Rebecca K. McDowell practiced consumer bankruptcy law for several years in the Eastern District of Michigan, representing Chapter 7 trustees as well as consumer debtors, before focusing her career on writing about the law and editing legal content. She has authored bankruptcy articles on Nolo.com and other bankruptcy sites in the Nolo Network. She holds a B.A. in English from Albion College and obtained her J.D. from Wayne State University Law School in Detroit.
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Nolo's Bankruptcy Site
Articles By Rebecca McDowell
Get state-specific information on filing for bankruptcy in Louisiana.
Most credit card companies are unlikely to forgive all your credit card debt, but they do occasionally accept a smaller amount in settlement of the balance due and forgive the rest.
Often people think bankruptcy will hurt their credit so much that they will never again be able to get a car loan or other credit. Fortunately, that's not the case. Many people emerge from bankruptcy and are able to finance a car. Be aware, however, that you'll likely pay high interest and fees. Read
If you're trying to free yourself from the burden of credit card debt, you have a number of options available. If you lack the means to pay the debt in full over a reasonable period of time but are unable or unwilling to file bankruptcy, debt settlement may be an option.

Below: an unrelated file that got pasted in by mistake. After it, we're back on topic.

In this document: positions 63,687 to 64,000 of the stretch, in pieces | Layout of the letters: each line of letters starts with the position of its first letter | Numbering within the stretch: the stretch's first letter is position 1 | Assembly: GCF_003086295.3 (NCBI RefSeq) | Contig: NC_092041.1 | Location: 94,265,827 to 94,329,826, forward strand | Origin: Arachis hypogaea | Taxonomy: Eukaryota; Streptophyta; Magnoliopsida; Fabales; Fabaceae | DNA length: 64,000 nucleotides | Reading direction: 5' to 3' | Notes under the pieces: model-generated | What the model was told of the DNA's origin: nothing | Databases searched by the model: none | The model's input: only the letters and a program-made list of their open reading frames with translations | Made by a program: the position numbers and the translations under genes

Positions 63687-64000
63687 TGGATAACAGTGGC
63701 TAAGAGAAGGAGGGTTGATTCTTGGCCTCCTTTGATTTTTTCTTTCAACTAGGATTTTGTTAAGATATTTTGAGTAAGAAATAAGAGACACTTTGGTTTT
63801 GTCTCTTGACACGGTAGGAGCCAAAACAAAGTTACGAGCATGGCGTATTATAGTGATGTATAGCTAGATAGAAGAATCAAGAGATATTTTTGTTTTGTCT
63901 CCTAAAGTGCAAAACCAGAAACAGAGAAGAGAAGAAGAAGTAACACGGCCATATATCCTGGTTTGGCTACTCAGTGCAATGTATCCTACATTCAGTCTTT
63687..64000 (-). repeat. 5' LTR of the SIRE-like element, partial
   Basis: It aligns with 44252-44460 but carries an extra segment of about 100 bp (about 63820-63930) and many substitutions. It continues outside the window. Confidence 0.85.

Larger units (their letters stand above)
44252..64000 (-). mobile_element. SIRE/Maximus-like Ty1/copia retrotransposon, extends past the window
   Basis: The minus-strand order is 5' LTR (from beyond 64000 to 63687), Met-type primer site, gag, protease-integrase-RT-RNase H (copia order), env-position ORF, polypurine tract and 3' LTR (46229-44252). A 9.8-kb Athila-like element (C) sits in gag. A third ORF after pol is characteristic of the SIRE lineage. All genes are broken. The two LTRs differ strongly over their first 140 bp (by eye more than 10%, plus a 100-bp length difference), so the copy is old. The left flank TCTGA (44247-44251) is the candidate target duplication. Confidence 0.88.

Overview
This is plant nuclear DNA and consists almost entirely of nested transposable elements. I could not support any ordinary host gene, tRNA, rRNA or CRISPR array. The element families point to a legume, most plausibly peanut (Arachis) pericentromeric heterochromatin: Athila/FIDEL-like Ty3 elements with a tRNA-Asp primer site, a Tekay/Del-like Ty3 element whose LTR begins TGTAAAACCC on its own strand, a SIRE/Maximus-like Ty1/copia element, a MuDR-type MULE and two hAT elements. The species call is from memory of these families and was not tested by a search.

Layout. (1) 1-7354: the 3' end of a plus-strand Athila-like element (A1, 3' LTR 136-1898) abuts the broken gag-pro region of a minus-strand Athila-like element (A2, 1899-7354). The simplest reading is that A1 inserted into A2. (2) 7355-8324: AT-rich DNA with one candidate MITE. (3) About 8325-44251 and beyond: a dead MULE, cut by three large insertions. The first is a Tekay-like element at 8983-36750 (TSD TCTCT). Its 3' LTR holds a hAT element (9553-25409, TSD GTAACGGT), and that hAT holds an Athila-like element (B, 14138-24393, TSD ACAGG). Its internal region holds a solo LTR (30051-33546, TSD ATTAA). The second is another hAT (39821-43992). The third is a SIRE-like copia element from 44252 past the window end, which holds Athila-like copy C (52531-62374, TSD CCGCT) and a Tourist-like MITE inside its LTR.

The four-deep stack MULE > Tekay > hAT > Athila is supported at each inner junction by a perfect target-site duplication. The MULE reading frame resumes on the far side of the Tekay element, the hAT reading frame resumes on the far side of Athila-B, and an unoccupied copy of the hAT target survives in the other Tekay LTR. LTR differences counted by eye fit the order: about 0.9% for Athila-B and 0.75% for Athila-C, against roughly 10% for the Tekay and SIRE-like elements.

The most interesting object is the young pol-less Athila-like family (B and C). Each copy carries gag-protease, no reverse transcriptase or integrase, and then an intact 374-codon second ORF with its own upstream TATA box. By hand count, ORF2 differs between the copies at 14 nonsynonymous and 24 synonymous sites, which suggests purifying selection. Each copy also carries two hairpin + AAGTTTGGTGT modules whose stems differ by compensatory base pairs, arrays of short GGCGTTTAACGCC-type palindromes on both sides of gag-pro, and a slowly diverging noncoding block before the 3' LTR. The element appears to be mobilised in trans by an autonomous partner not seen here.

If you have a credit union account and you file for bankruptcy you could lose your membership, the credit union can freeze your accounts, and more.
Chapter 7 and Chapter 13 bankruptcy will stay on your credit report for the same amount of time; about ten years. Although they both have the same effect on your credit score, a particular creditor reviewing your report to decide whether to lend you money might view one chapter more favorably than the other.
Watch out for cross-collateralization with credit union accounts in bankruptcy -- debts you think are unsecured might be secured.
How much of your credit card debt you must pay through your Chapter 13 bankruptcy plan depends on a number of factors. Whatever amount is left at the end of your repayment period will be discharged (wiped out).
Learn when you might need to reopen a bankruptcy case, and how to do it.